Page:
Looting Versailles

Looting Versailles
My first book of poems, just released by Alabaster Leaves Publishing

Friday, November 20, 2015

Simplified Way of Seeing (If I may) Seeing

It seems to me, as a fan of comedy and literature (and music, and art in general), and frequent maker of things humorous and beautiful, that there's a simple way of seeing those creative endeavors not unlike Aristotle's definition in "Poetics":

On the vast - possibly infinite - spectrum of ways one can see or know a thing, there exists 1) the ridiculous, stupid, funny, and 2) the beautiful, exalted, new, unexpected or impossible. When experiencing POV 1 we laugh, when experiencing POV 2, we're baffled, astonished, amazed, captivated -- when experienced for a long time, you may cry, the same way laughing a long time can have the same effect.

Also in that spectrum is the everyday, common, cliche, literal - these are neither funny nor awe-inspiring. They reside in the majority of us, probably all of us - that's why the people who can help everyone else SEE / KNOW what else is possible are themselves exalted and known, and by nature, a rare breed.

These ways of seeing or knowing have to be made artificially usually - a thing in itself is rarely funny or awe-inspiring, you have to MAKE THEM so. (National Geographic is a great way of seeing how it does not have to be made if one views their table of contents, the subject matter; the writing and photography on the other hand are both supremely Beautifully-Made renderings of said subject matter. And the subject matter is beautiful-in-itself (unexpected, new) by virtue of Nat Geo being read predominantly in America by middle class white adults, so that all the exotic people and locales are unfamiliar, incapable of being everyday to that audience.) One can even UNDO the funny-making or awe-inspiring changes by an artist by simply stating "I'm offended by that joke," "too soon," or "people don't talk that way," "turtles don't have wings." These people are jerks with bad taste and intolerably puny intellects. Or they have ulterior motives, like appearing smart or smarter than the artist making them feel stupid, or jealousy of the attention the successful artist is getting before them.

A couple of things are funny by themselves - dicks, farts, malapropisms sometimes; a couple of things are awe-inspiring or beautiful by themselves - autumn, love, healthy human bodies, death.

Political poetry is an oxymoron: the poem is transformative in nature, but a political statement requires taking a well-defined, already well-known and firmly established POV. Poems and art establish one-of-a-kind, novel, previously non-existent POVs; Comedy the POV of making something ridiculous - politics the POV of a contemporary party or ideology.

Here's a rough image of the spectrum of Ways of Seeing:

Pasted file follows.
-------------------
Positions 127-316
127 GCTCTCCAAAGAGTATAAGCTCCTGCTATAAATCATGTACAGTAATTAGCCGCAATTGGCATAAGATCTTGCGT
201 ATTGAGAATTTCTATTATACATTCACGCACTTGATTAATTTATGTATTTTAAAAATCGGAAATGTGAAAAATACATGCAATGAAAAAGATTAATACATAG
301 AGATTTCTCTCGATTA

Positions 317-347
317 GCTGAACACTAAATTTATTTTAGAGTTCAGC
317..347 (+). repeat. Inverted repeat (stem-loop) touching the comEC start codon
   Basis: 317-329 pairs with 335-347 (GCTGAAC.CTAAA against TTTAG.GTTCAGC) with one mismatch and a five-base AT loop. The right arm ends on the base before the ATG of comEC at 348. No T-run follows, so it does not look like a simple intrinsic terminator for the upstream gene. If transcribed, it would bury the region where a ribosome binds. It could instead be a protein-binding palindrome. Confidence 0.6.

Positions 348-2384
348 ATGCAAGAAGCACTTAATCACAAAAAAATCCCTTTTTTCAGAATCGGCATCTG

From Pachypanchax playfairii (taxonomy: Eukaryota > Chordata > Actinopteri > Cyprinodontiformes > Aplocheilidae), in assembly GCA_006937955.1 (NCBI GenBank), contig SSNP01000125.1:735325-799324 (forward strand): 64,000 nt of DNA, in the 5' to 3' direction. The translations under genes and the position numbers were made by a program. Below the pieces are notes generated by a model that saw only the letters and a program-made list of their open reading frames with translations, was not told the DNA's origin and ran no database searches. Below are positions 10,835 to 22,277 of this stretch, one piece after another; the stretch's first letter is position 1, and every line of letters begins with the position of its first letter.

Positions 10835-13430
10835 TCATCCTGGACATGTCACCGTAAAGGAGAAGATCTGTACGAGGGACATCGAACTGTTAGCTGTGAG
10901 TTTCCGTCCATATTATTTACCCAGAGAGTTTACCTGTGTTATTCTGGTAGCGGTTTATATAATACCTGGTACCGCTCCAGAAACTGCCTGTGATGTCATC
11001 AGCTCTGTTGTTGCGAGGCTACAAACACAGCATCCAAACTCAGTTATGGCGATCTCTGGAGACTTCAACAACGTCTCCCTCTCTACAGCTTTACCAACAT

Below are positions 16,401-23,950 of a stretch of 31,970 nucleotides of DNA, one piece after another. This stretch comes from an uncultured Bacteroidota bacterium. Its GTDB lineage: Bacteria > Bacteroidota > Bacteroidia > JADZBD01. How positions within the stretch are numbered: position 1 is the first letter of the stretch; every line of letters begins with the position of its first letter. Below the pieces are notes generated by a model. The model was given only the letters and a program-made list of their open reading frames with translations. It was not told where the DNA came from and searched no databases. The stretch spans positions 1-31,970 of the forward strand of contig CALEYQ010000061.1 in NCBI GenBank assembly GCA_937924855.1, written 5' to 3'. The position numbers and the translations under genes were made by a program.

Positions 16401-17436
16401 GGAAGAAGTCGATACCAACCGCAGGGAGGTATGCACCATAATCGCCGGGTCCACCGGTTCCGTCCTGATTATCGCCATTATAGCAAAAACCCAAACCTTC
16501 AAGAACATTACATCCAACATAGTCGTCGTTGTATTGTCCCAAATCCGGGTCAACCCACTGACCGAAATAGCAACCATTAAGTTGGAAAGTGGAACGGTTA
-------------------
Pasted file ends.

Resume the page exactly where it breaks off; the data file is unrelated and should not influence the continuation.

Ridiculous <-----------Common, Everyday, Cliche-----------> Magnificent, Splendid, Gorgeous, Mysterious, New

Think of it as a Sphere with Common in the Core (nothing to do with Common Core) and spokes from that hub flying out to infinite Artistic (New) possibilities and infinite (Ridiculous, humorous) possibilities. Try to do that in FOUR dimensions. Just kidding...

What artists and comedians show you is that a Thing can be seen a million ways, known a million ways; they expose the narrow-minded viewpoints of Politicians and their parties, and that goes for BOTH sides of the aisle. They expose the truth: That no political party is sole-possessor of Truth and Morality, and by their very claim to be that sole-possessor they are liars in the same way artists and comedians are, only they are lying earnestly, sincerely. This condition of earnest or genuine or sincere lying (so inadvertent fibbing) strikes me as more grievous, or at least less desirable for myself; somewhat pathetic, puerile. An individual chooses to see things one way, or simply does not have the mind to see it otherwise, or the point of view is practical; that is personality, what Eliot described escaping from in his seminal essay "Tradition and the Individual Talent." That's why Shelley says poetry helps us empathize or sympathize, because it teaches the multitudes of seeing that Whitman professed to possessing (I contradict myself, so be it).

I suspect poetry (maybe art in general) would have a larger audience (not to comedy's level, but closer) if it were seen more in this light: not as Truth, but as "making fun of things," only instead of "fun," "beautiful."  MAKING BEAUTY OF THINGS. (The "turn" in verse, the "make" of poiesis, is to TURN SOMETHING INTO A BEAUTIFUL THING, MAKE a thing beautiful - NOT, as Plato would have it, MAKE a representation of a THING ALREADY BEAUTIFUL. That IS - as Plato said - just a rip-off, a copy. MAKE BEAUTY out of (from) it, NOT re-make a beautiful-it.

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